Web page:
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Football Food: The Cheeseburger Edition

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How choosing the right cheeseburger during the bye week can influence our ranking.

You can and should has cheezburger.
You can and should has cheezburger.

On a fall day very much like today back in 2006, Charlie Weis, while discussing Notre Dame's drop in the polls despite winning their game against UCLA, infamously quipped "another team that jumped us wasn't even playing. They were home eating cheeseburgers and they end up jumping us. That befuddles me." Coach Weis of course was talking about Florida's ability to move up in the rankings during their bye week while the Irish actually played football and won. With this, the cat was apparently out of the bag: coaches were ranking teams not only by observing their performance on the field and by reading the scores in the paper on Sunday, but they were also taking into account the style and quality of the cheeseburgers the teams were eating during their bye weeks.


Chris Leak crushes two McDonald's single cheeseburgers in front of a hungry Tim Tebow. The Gators would go on to win the National Championship.

Consider Week 6 of 2011: Stanford, after convincingly handling the Colorado Buffaloes 48-7, witnessed Wisconsin cruise through a bye and jump ahead to swipe their spot at #4 in the Coaches Poll. What kind of cheeseburgers do you have to eat to leapfrog the #4 team in the country that just beat their opponent by 40 points? It's highly likely that there were deep-fried Wisconsin cheddar cheese curds on those burgers. And bacon, obviously.


Artist's depiction of the theoretical bacon and deep fried cheddar curd burger Wisconsin probably ate during their bye week in 2011. The Badgers would go on to win a Big 10 Championship.

Notre Dame hasn't been immune to moving up the ranks during a bye week either. Last year the Irish entered Week 5 ranked outside of the top 10 in the Coaches Poll. A few CJ's Golden Domer burgers later, they cracked the top 10. In fairness, this leap can be attributed partly to #9 Stanford's loss to an unranked Washington that week, but the 20 ounces of beef a Golden Domer carries between its buns was probably the major driving force in the minds of the coaches.


Notre Dame Tight End Tyler Eifert sizes up a "Golden Domer" from CJ's Pub during Week 5. The Irish went undefeated in the regular season that year.

Earlier this year, Notre Dame saw their come-from-behind win over Purdue take a back seat to whatever cheeseburgers the Baylor Bears were eating down in Waco. The tastiness of the Bears' burgers was so fierce that they climbed from 22 to 19 while the unimpressive win for the Irish kept them stagnant at 21. I'd speculate that there was pepper jack involved, maybe some crispy shoestring onions and BBQ sauce, and perhaps a drive to Austin to pick the burgers up.  It's worth noting that during Baylor's second bye week this season they jumped from #18 to #15. That's just ridiculously impressive cheeseburger eating. You have to think they incorporated fried eggs, maybe some jalapeños, and more than likely smoked brisket as toppings, and then they probably hung 70 on those burgers for good measure. With two cheeseburger weeks already under their belts, the Bears are legit contenders this year.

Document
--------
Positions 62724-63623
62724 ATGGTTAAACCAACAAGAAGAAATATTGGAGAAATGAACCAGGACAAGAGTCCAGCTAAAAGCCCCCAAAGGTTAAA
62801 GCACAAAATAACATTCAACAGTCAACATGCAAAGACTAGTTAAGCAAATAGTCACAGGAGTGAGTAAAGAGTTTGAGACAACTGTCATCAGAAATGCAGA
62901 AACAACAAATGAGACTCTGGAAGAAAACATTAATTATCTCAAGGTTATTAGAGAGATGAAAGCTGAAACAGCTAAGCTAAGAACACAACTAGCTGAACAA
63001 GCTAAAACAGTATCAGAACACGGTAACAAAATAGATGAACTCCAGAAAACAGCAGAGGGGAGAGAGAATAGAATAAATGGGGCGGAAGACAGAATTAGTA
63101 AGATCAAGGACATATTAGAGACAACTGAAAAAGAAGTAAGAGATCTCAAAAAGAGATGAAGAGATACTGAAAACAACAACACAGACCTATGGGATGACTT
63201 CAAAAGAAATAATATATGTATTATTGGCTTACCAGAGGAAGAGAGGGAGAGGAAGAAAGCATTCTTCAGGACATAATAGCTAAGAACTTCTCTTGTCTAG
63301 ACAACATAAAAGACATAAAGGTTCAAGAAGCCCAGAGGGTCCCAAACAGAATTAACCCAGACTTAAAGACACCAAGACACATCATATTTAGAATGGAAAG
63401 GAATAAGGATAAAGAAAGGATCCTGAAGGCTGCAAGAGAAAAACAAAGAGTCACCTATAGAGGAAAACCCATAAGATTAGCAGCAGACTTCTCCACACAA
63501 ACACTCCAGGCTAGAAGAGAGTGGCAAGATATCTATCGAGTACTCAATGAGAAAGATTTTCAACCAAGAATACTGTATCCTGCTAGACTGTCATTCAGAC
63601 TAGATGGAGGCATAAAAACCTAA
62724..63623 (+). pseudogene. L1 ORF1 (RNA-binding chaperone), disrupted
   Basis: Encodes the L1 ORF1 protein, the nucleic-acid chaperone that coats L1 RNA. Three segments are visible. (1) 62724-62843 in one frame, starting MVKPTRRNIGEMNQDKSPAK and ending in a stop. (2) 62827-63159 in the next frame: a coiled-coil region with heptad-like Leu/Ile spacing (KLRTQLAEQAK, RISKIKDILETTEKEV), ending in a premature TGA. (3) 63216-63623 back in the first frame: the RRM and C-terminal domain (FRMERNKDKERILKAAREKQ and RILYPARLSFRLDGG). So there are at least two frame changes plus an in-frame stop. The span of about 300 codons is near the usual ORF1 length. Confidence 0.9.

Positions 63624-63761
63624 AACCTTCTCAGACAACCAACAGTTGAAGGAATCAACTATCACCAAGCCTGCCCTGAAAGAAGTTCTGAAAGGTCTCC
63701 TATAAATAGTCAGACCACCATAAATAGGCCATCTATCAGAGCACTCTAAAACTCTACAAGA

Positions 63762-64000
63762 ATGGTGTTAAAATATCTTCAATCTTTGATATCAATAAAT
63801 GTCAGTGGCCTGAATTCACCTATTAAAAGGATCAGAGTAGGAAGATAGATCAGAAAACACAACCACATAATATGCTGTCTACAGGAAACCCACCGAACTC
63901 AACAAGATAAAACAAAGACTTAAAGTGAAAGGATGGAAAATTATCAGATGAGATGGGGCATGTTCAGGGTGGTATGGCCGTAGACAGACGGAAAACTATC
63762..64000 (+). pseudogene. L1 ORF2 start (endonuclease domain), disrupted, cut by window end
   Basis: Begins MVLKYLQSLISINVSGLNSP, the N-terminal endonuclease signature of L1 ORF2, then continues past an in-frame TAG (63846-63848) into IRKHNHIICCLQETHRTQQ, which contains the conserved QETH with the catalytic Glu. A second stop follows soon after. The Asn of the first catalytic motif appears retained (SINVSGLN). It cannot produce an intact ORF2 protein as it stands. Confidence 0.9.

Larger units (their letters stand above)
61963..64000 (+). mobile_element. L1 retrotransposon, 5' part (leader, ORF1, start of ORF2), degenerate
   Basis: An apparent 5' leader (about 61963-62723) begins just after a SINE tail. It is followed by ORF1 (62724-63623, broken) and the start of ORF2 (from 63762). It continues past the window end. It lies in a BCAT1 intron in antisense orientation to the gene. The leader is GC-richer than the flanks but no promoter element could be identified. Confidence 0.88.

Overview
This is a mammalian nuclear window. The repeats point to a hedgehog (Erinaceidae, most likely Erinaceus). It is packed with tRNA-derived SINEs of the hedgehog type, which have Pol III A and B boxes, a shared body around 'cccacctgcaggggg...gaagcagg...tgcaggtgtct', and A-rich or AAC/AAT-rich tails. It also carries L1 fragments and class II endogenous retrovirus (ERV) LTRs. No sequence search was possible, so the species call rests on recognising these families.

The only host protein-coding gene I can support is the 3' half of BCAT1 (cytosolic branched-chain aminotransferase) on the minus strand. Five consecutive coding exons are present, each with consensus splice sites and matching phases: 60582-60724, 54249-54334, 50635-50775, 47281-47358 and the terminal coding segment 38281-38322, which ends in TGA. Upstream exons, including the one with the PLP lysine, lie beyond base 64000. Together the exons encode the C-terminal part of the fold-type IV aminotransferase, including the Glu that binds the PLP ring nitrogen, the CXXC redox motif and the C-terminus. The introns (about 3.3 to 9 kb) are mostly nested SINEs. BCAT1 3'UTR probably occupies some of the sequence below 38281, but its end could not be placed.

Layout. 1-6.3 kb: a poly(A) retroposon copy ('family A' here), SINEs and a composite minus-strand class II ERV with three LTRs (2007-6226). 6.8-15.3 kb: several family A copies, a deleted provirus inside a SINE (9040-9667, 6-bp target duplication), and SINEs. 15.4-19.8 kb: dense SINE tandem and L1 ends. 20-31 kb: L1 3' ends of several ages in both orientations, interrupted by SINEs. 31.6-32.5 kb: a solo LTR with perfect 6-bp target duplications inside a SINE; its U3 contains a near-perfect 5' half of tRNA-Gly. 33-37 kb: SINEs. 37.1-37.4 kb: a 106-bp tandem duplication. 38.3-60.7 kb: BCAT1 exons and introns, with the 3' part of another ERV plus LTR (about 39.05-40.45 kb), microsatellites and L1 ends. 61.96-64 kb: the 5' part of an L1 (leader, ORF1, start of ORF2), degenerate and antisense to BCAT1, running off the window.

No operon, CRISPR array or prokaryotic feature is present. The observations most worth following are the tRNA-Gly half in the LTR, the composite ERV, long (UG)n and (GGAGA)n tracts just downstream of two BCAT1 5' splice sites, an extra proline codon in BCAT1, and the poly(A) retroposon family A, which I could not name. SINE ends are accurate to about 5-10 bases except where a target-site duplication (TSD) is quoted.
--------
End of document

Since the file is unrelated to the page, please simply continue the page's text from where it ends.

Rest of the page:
Theoretical burger of choice for Baylor topped with smoked brisket, farm fresh fried egg, jalapeños, pepper jack cheese, and BBQ sauce. Baylor is undefeated and averaging 70 points a game this year.

This week, Notre Dame has the rare opportunity to go from unranked to ranked during the bye week. Therefore, it's absolutely critical that we eat cheeseburgers with quality ingredients prepared skillfully by people who care. Successful cheeseburgers are more about theory rather than following any one specific recipe, and as such I'll offer up three simple guidelines for ensuring the perfect burger:

1. 80/20 beef is your friend. Definitely going to need some fat content in those patties.

2. Disturb the patty as little as possible when forming it. I like to shape it in the palm of my hands by gently patting it into a spherical mass before flattening it out into a patty shape. Finally I indent the middle with my thumbs to keep it from inflating into a burger ball while it's cooking.

3. Flip once. Get a good hard sear on one side of the burger, flip it, finish cooking it to your liking, take it off, let it rest, and you're done.

Those are the basics. From there everyone no doubt will have their own input ranging from the blend of cut, the coarseness of the grind, the type of bread, the type of cheese, whether or not to use Worcestershire sauce during the formation of the patty, whether or not to cook it on a grill or in a skillet, and so on and so forth. Me? I'll be inviting myself over to my buddy Dave's house where the burgers are smoky and the cheese is stinky.


Prince Shembo likes to eat his cheeseburgers with his helmet on.